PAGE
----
ABC: Going Down to Alphabet Street
- David Pollock
- 1 December 2008
In any cinema, you’d be thrown out for making as much noise as the average ABC punter. Thank God then, for the canny club-owners who turned it from boring movie-house to hedonistic pleasure-drome. David Pollock meets those responsible.
Glasgow enjoys an embarrassment of riches when it comes to live music venues. Of course the Barrowland, still enjoying the same atmosphere it held when it was a 1960s dancehall, is the most widely-famed, while the intimate Nice’n’Sleazy and King Tut’s all the way up to the Southside’s large Carling Academy are regularly packed out by the city’s music-loving crowds.
Yet there’s one thing that makes the ABC the envy of them all, and that’s its location. Sitting right on the centre of Sauchiehall Street, the venue – the first place to show a movie in Scotland in 1896 and a former circus, which was reopened after a period of disuse earlier this decade – is at the heart of Glasgow’s major thoroughfare for weekend drinkers and clubbers. This means it doesn’t just cater for 1250-capacity gigs in its main hall or for 350-capacity shows in the ABC2 downstairs, but also manages to present a thriving array of club nights from Thursday to Sunday.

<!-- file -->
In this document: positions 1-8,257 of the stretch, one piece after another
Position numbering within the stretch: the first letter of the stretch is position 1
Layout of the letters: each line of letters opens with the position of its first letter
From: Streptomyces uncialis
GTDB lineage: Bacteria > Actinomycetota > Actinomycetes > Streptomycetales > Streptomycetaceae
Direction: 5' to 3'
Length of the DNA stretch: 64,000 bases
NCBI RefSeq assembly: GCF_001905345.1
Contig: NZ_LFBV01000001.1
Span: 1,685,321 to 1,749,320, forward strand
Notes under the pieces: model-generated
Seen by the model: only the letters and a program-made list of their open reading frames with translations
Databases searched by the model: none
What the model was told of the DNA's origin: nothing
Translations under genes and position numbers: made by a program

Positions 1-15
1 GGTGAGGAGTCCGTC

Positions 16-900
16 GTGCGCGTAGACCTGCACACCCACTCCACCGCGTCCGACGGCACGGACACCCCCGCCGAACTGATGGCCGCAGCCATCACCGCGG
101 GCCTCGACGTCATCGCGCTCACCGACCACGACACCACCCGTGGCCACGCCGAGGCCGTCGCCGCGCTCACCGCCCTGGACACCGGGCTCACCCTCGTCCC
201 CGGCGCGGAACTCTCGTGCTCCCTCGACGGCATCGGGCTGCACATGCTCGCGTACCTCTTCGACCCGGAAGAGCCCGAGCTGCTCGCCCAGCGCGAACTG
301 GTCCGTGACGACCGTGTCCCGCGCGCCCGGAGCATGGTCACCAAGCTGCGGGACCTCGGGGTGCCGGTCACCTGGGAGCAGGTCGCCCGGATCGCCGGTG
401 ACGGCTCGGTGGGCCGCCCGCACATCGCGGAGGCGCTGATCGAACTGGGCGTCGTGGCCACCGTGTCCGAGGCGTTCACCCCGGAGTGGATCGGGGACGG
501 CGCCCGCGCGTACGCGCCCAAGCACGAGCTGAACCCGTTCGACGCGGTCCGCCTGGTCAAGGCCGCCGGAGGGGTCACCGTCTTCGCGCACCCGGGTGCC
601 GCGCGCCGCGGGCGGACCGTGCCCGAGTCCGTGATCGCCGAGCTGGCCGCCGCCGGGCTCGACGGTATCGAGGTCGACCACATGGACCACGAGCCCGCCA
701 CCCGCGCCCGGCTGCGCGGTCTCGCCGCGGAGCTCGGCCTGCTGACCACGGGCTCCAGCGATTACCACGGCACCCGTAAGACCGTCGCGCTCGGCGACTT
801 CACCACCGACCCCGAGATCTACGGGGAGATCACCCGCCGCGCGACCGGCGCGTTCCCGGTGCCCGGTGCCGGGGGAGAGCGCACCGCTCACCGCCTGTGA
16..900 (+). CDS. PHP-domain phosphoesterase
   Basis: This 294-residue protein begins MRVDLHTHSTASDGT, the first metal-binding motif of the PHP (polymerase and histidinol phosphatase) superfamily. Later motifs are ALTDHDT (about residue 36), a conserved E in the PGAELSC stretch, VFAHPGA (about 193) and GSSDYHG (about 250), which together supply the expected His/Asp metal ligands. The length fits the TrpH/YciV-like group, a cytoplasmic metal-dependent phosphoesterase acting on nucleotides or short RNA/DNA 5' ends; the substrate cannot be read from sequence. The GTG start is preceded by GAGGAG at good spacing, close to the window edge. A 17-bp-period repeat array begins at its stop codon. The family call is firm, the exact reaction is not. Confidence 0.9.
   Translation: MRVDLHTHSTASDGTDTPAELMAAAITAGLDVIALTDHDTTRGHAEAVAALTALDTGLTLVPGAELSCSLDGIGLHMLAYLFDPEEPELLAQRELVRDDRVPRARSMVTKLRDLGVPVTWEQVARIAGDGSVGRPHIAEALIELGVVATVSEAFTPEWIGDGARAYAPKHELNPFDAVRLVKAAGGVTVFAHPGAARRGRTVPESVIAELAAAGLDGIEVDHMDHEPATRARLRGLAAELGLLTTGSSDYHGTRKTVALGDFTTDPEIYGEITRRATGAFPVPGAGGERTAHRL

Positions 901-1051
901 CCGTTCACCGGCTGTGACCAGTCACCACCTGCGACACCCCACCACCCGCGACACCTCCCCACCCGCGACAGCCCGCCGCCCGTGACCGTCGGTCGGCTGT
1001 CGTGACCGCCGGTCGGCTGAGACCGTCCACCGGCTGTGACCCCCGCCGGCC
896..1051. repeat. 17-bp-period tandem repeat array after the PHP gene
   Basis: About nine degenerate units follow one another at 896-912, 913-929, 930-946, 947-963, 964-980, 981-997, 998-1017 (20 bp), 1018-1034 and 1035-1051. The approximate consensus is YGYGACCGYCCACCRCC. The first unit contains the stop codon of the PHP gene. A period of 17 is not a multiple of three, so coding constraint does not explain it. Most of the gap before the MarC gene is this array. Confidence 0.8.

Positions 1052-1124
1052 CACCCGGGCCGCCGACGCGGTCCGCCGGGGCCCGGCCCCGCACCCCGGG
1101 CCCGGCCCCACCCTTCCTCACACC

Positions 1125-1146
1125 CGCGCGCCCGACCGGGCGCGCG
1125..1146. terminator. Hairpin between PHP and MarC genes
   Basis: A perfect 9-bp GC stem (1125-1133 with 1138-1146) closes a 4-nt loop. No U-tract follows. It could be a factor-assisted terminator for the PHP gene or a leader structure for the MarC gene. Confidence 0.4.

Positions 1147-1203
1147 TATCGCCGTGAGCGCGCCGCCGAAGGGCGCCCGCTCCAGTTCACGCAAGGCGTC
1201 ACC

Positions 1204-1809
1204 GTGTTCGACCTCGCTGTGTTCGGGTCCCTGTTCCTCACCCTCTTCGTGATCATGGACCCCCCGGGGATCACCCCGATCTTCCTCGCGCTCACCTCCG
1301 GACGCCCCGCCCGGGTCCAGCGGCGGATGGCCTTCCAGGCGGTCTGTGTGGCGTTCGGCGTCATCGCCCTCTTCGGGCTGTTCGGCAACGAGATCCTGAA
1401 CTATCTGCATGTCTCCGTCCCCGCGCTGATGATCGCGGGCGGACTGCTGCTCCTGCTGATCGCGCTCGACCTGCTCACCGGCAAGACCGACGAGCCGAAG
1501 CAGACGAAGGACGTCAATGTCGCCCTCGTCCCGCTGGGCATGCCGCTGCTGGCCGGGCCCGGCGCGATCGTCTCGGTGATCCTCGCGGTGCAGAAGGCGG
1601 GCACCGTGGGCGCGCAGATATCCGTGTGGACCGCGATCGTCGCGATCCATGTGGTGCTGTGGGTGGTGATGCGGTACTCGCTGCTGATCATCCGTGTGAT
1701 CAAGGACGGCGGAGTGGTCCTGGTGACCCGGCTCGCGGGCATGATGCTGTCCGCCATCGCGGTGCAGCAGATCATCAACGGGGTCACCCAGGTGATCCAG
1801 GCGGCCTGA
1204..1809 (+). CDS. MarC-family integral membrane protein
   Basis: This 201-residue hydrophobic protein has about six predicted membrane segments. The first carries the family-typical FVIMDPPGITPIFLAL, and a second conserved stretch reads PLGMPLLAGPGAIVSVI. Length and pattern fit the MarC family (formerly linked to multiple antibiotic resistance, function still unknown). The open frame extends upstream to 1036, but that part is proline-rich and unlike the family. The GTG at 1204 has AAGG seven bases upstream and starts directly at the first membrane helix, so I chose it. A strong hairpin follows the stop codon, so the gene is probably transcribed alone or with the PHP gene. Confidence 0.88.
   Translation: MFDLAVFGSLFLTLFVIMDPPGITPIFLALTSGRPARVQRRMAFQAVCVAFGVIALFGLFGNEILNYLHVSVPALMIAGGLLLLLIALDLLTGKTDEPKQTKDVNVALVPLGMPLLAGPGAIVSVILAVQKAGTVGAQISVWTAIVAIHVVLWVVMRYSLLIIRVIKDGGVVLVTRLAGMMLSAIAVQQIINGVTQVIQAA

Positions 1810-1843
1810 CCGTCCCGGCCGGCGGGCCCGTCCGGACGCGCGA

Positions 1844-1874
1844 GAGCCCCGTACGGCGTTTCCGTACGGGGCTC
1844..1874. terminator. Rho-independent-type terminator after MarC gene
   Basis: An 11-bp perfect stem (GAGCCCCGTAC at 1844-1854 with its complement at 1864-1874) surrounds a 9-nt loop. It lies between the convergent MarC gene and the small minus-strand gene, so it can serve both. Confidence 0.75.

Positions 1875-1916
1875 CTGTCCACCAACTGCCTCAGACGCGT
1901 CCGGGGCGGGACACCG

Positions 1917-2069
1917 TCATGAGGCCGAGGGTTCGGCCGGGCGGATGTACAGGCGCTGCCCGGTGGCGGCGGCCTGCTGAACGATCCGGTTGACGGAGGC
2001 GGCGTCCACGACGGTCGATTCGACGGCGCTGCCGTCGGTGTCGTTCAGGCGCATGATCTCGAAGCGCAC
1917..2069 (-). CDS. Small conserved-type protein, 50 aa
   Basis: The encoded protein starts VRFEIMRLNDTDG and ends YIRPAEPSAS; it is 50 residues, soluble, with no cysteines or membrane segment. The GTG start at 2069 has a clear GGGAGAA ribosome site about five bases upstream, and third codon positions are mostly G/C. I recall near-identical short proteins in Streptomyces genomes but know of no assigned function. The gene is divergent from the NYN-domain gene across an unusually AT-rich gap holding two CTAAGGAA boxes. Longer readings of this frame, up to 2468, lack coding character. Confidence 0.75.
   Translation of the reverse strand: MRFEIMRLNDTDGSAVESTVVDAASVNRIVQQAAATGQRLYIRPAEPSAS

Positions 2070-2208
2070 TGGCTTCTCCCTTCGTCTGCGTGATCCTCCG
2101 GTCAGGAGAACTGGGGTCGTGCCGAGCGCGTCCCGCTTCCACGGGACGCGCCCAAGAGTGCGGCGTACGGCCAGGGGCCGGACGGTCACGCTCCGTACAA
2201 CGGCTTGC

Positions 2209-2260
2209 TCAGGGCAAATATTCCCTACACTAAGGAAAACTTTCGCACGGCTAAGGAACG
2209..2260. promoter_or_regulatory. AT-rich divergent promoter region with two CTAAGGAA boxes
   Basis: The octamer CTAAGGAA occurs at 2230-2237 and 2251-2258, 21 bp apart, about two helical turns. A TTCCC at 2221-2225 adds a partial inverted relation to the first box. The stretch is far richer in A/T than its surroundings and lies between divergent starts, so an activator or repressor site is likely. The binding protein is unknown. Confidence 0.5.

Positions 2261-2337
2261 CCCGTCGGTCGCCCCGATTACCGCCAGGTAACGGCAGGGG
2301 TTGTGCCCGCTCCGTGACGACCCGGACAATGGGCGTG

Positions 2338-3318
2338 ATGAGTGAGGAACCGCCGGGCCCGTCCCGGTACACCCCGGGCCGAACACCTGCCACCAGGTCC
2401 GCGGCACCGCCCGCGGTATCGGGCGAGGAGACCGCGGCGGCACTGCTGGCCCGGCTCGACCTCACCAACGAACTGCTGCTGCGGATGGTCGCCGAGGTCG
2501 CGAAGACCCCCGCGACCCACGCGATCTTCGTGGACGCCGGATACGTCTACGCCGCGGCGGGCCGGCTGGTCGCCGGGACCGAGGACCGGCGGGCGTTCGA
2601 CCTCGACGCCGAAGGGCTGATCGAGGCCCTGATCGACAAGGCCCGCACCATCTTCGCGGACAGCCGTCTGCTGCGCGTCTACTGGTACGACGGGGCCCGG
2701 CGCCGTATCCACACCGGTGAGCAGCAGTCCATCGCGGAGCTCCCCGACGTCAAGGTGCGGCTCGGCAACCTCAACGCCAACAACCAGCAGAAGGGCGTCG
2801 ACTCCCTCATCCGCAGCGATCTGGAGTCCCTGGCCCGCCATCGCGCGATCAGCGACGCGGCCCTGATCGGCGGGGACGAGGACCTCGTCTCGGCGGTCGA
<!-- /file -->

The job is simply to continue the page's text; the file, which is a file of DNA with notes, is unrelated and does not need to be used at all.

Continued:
‘We didn’t expect our club nights to be as popular as they are,’ says general manager Peter McShane. ‘When it’s university term time, our Saturday night regularly sells out. It’s probably the most popular night out in Glasgow.’
McShane says the club policy is led by current and classic indie which means no cheesy pop, no R’n’B, and a lot of indie, emo and electro. And, of course, there are also gigs on almost every night, recent names including Dizzee Rascal, Soulwax, Travis, Shellac and Jarvis Cocker.
All this and the largest mirror ball in Scotland.